Advertisement

IgY antibodies of chicken do not bind staphylococcal binder of immunoglobulin (Sbi) from Staphylococcus aureus

  • Rohini Krishna Kota
  • Krupanidhi Srirama
  • Prakash Narayana ReddyEmail author
Original Article
  • 12 Downloads

Abstract

The immunoglobulin (Ig) binding proteins of Staphylococcus aureus namely staphylococcal protein A (SpA) and staphylococcal binder of immunoglobulin (Sbi) are responsible for false positives during immunoassays. Avian IgY antibodies were reported to have no affinity to SpA and thus are safe for use in immunoassays. However, the behaviour of Sbi with IgY was not reported. The purpose of the present study is to evaluate the interactions between IgY antibodies and Sbi protein from different S. aureus strains. Initially, heterologous cloning and expression of complete sbi gene in Escherichia coli was undertaken. Recombinant Sbi protein was utilized to generate polyclonal anti-Sbi IgY and anti-Sbi antibodies in chicken and BALB/c mice respectively. Indirect ELISA and Western blotting were performed to evaluate the reactivity of anti-Sbi antibodies. Non-reducing PAGE followed by Western blotting and double-antibody sandwich dot-ELISA were performed to analyze the reactivity of IgY antibodies with recombinant Sbi and native Sbi from S. aureus strains. To avoid the possible interference of enzyme-conjugated secondary antibodies from mammalian sources, mouse anti-Sbi revealing antibodies were labeled with biotin so that streptavidin-HRP was used as developing reagent for chromogenic reaction. Sbi was highly immunogenic in chicken and mouse with antibody titers of 1:128,000 and 1:64,000 dilutions respectively. We observed that unimmunized IgY antibodies showed no affinity to either recombinant Sbi or native Sbi from S. aureus strains in Western blotting and double antibody sandwich ELISA. In view of these observations, we recommend that IgY antibodies are safe and free from false positives due to SpA and Sbi in immunoassays involving detection of S. aureus antigens/exotoxins.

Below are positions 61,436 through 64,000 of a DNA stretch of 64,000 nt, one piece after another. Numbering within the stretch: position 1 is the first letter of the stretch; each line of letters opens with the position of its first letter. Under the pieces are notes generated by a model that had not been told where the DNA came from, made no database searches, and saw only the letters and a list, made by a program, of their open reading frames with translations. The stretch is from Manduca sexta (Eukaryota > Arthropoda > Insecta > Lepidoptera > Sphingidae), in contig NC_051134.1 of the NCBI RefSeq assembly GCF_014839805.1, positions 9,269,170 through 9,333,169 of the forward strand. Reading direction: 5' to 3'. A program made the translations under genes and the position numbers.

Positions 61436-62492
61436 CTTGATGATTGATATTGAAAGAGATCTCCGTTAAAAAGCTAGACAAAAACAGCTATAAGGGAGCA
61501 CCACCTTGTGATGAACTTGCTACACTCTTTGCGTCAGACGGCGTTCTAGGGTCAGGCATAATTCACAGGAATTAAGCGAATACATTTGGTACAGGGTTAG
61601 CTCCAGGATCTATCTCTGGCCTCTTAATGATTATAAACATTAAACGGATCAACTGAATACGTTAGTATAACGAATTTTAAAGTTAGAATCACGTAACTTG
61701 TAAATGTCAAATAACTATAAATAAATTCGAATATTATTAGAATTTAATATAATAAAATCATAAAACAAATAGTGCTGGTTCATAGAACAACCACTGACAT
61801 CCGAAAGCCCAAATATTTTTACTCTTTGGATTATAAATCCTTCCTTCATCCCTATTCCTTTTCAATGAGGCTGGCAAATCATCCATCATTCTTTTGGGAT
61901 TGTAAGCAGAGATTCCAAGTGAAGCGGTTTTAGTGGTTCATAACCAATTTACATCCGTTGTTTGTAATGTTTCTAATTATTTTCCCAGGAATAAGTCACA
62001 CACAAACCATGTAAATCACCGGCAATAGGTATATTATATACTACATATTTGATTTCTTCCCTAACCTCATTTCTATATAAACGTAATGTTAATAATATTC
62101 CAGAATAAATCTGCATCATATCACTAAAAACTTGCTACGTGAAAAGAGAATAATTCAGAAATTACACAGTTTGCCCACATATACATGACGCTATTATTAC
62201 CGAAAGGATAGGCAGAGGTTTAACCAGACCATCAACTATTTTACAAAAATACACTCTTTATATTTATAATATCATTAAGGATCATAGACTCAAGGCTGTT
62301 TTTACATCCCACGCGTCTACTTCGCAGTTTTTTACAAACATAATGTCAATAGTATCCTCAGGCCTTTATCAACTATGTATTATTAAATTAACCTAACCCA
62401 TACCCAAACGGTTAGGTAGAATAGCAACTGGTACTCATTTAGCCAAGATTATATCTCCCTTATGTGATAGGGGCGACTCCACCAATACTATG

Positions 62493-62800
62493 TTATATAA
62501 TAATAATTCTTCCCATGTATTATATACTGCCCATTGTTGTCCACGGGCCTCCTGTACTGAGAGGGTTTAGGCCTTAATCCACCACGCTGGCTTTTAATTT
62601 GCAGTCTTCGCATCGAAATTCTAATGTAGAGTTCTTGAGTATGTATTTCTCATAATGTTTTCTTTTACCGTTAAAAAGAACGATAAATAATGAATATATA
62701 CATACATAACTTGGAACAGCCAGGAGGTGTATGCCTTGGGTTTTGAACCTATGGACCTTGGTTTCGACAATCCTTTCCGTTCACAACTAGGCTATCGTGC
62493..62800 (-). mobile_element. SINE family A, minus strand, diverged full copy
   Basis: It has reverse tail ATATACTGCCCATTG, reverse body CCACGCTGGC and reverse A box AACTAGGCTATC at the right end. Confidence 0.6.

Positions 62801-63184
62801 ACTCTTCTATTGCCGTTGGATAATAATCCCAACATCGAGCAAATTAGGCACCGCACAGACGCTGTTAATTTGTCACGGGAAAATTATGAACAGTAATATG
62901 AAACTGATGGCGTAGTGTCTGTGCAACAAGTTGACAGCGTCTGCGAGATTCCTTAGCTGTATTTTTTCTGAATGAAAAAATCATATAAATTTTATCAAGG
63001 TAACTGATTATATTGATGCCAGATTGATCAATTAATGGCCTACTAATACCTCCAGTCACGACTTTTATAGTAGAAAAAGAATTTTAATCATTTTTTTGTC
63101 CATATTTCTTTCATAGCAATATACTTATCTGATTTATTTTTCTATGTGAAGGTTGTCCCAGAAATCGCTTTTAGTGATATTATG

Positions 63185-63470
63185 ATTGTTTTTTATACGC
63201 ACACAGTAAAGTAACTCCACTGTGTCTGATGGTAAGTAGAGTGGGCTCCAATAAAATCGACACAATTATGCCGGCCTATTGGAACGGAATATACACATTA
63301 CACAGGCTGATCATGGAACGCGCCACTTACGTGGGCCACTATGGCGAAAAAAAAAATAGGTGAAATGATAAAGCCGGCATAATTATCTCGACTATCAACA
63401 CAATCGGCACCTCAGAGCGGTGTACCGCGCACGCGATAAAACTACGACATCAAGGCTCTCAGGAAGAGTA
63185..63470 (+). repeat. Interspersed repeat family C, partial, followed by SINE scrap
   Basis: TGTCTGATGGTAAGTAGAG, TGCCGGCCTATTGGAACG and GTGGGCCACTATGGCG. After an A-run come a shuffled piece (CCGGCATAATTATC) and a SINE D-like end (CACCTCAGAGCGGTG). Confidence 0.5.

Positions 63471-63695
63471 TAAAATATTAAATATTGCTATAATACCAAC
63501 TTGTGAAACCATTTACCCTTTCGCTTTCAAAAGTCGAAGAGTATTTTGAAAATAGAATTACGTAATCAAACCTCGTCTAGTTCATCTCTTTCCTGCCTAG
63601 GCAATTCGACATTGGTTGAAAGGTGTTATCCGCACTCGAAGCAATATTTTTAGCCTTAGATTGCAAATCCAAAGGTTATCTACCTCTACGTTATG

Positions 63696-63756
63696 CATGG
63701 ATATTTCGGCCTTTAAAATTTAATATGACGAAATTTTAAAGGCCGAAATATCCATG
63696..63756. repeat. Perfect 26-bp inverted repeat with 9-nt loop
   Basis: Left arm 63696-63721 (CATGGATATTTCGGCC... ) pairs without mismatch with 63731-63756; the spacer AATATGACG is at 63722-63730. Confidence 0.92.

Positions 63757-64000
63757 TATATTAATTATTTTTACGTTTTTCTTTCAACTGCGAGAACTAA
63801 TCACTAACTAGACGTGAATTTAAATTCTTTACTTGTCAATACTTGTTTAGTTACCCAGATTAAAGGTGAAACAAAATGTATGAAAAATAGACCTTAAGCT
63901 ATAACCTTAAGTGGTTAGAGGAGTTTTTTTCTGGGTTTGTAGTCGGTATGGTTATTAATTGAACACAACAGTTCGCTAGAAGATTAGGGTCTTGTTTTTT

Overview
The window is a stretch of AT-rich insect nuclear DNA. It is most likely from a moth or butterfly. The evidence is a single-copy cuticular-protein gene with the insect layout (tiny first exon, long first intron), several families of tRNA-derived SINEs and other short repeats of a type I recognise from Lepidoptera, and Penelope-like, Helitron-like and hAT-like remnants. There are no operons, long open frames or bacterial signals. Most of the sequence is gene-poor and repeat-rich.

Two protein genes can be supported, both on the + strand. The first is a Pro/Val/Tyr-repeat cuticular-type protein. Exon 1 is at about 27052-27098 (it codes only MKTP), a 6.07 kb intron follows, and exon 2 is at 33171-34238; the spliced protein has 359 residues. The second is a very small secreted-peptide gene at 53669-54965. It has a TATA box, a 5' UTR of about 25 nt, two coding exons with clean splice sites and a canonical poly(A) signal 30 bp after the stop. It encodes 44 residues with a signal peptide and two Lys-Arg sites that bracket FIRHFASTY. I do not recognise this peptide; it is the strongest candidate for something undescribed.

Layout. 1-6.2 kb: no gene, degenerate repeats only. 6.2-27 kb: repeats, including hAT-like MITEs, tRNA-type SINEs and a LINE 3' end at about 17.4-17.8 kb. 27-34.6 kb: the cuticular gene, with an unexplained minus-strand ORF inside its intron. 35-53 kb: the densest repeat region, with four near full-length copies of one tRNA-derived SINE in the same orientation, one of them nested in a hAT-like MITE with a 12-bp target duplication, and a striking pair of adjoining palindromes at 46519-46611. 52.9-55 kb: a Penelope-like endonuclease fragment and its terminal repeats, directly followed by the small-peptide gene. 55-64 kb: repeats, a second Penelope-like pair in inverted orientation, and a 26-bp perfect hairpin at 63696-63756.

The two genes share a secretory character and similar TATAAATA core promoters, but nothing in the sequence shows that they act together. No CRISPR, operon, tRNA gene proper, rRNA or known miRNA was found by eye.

Keywords

Staphylococcus aureus Immunoglobulin Y (IgY) Immunoglobulin G (IgG) Staphylococcal binder of immunoglobulin (Sbi) Staphylococcal protein A (SpA) False positives ELISA 

Notes

Acknowledgements

Prakash Narayana Reddy is thankful to INSPIRE division of Department of Science and Technology, Govt. of India for supporting with fellowship and research grant. Authors are thankful to management and administration of Vignan’s Foundation for Science, Technology and Research (VFSTR) for providing infrastructural facilities and necessary support. Rohini Krishna Kota is a research scholar and teaching assistant supported by VFSTR.

Funding

Prakash Narayana Reddy is an INSPIRE Faculty awardee supported by the Department of Science and Technology (DST), Govt. of India (INSPIRE Faculty award: DST/INSPIRE/04/2017/000565). This study was supported from INSPIRE Faculty research grant from Department of Science and Technology (DST), Govt. of India.

Compliance with ethical standards

Conflicts of interest

Authors declare no conflicts of interest.

Research involving human participants and/or animals